The Finance Ministry of the Hamas movement in the Gaza Strip imposed a 16.5% tax on West Bank products entering Gaza as of May 22. The tax was imposed on 24 products, including bottled mineral water, soft drinks and entertainment products.
The decision will further increase the already high prices of these products for the residents of the besieged enclave, amid the deteriorating economy due to the ongoing Israeli siege and repeated Israeli wars, and a poverty rate of up to 70%.
The minister of national economy in Ramallah, Khaled al-Aseeli, said in a statement May 23 that the taxes imposed by Hamas on products coming from the West Bank to Gaza are “illegal and not permissible within the same nation.”
Hamas’ decision also raised the ire of civil and human rights institutions in Ramallah and Gaza. The Private Sector Coordination Council in Ramallah, which includes several private sector institutions, denounced the new taxes in a statement May 24. “These measures would fuel the division and undermine the Palestinian economy. It would impose additional burdens on the economy and the Palestinian citizens and would negatively affect their steadfastness and survival,” the statement said.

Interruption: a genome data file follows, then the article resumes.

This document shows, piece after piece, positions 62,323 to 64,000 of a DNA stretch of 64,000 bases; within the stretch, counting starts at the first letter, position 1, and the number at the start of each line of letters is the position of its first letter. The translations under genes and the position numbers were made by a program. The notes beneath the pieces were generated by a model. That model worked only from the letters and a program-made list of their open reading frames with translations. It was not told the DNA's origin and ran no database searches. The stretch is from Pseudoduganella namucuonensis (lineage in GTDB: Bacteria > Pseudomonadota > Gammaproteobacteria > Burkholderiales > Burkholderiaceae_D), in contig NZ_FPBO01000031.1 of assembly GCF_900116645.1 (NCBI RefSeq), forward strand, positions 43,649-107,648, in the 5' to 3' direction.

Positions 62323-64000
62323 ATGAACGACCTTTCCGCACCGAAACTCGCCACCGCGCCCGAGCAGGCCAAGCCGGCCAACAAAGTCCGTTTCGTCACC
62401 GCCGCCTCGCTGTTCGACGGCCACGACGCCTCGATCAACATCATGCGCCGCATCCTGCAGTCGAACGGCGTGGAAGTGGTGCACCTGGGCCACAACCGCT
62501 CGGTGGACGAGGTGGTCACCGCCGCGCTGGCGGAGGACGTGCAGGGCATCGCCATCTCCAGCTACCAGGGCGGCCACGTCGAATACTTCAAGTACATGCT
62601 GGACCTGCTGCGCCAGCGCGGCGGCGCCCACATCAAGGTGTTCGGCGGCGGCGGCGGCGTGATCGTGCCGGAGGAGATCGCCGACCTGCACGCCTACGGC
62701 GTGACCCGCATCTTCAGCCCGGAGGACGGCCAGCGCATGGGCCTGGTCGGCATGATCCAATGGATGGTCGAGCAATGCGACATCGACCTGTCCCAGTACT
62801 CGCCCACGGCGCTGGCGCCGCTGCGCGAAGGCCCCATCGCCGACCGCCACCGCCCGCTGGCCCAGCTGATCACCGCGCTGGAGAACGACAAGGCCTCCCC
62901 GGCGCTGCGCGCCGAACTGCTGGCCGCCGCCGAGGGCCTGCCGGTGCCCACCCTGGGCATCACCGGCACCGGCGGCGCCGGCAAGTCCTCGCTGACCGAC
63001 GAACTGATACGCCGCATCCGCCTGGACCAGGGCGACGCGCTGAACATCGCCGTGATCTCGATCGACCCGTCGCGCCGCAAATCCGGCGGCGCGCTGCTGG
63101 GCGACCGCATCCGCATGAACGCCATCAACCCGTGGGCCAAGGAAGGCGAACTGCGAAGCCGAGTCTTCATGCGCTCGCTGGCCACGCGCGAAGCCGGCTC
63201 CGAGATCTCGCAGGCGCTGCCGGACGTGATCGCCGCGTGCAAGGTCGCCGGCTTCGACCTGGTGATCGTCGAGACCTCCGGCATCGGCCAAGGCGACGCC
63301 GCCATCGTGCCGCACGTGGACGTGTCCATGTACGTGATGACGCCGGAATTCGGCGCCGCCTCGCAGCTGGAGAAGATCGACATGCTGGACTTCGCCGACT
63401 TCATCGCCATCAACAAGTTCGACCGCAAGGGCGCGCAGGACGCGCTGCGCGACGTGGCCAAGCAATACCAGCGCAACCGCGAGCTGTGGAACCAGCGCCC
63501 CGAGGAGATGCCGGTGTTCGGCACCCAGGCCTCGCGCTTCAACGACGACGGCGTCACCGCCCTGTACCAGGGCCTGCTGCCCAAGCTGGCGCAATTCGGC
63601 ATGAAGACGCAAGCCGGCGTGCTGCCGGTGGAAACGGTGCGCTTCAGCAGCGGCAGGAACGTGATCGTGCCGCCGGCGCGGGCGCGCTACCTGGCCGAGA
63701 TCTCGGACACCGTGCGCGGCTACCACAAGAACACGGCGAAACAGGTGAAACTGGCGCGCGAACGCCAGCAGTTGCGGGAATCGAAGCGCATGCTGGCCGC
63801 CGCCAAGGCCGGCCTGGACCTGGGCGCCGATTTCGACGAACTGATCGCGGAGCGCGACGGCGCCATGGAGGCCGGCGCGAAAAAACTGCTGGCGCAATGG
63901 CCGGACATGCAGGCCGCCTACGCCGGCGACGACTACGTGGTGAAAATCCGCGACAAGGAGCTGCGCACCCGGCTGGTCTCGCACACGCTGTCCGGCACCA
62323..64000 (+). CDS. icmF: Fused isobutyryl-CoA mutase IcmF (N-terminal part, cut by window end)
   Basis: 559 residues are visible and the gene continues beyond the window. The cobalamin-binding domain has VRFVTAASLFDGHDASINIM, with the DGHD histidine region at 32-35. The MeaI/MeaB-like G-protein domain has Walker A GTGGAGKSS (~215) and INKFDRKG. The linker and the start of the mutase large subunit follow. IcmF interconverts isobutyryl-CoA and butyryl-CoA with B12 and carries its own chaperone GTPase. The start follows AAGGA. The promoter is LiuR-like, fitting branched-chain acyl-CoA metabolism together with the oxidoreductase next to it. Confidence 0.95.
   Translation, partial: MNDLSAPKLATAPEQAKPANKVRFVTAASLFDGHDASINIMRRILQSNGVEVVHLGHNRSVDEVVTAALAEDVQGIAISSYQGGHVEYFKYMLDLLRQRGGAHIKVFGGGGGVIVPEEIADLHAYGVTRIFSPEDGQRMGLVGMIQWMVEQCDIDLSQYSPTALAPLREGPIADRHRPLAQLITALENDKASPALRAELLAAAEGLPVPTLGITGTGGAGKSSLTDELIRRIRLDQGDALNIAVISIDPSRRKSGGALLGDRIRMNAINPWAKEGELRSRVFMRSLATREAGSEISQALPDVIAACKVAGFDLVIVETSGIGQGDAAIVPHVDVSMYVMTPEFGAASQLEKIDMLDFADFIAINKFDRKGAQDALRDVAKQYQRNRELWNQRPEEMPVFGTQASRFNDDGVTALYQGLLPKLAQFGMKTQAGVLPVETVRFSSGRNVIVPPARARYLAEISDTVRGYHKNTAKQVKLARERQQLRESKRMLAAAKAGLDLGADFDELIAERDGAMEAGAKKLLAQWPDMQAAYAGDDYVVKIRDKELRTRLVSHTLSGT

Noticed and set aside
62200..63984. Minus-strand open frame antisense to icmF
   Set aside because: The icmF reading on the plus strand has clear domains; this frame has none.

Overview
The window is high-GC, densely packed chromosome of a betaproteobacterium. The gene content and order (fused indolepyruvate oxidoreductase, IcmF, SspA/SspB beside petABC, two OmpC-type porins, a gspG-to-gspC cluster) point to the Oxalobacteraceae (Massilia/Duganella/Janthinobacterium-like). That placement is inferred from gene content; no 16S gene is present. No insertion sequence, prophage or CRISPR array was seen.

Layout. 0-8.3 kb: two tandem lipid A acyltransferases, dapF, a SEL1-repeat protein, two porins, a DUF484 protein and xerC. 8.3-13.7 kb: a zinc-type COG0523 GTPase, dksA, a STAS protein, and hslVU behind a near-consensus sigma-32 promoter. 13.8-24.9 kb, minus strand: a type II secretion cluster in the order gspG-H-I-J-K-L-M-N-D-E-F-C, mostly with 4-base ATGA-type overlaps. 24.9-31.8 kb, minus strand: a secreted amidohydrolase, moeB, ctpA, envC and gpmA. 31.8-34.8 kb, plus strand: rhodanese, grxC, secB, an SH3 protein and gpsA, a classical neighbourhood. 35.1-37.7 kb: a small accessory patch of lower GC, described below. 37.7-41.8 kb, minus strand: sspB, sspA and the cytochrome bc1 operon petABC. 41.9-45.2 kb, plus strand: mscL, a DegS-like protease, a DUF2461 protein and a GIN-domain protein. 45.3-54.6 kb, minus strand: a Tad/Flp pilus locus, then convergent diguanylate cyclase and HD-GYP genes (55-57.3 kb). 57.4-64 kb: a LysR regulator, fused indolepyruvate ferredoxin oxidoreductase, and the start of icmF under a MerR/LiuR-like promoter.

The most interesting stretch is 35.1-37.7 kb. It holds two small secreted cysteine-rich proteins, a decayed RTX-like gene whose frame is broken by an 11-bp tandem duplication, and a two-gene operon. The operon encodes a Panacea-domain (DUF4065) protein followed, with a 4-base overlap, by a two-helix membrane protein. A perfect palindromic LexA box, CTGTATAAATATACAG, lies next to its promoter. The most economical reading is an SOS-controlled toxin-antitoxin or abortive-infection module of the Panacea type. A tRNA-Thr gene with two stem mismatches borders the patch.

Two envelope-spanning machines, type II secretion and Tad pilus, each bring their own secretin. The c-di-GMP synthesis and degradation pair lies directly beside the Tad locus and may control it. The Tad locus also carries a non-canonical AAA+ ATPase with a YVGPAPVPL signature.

In a statement on the same day, the Palestinian Federation of Industries denounced any fees or taxes imposed on West Bank products imported to the Gaza Strip.
In turn, the head of the Independent Commission for Human Rights, Jamil Sarhan, decried the measure in a Facebook post May 22, describing it as “a violation of Palestinian law, and a breach of the most basic rules in the relationship between parts of the same homeland.”
Sarhan further urged the executive authorities in the Gaza Strip to rescind this decision and hold those responsible for its issuance and implementation to account.
Rami al-Jabari, a merchant who supplies al-Jebrini dairy products from the West Bank to Gaza, told Al-Monitor, “At this time Hamas is not allowing West Bank products to enter Gaza before paying the new tax. The Palestinian Authority [PA] collects the value-added tax [VAT] once, before the products leave the West Bank. [Under the new measure], the Hamas movement ruling the Gaza Strip is collecting this tax again when the products enter the enclave. Merchants are now forced to pay this tax twice.”
He said, “This is absolutely illegal, and will further raise the prices of products to consumers in the Gaza Strip who are already living under dire economic conditions.”
Osama Nofal, director general of the Planning and Policy Department at the Gaza Ministry of Economy, denied that the authorities in Gaza fabricated any new taxes on Palestinian products. He told Al-Monitor, “The newly imposed tax is the 16% VAT, which is a legal tax imposed on locally produced goods and services.”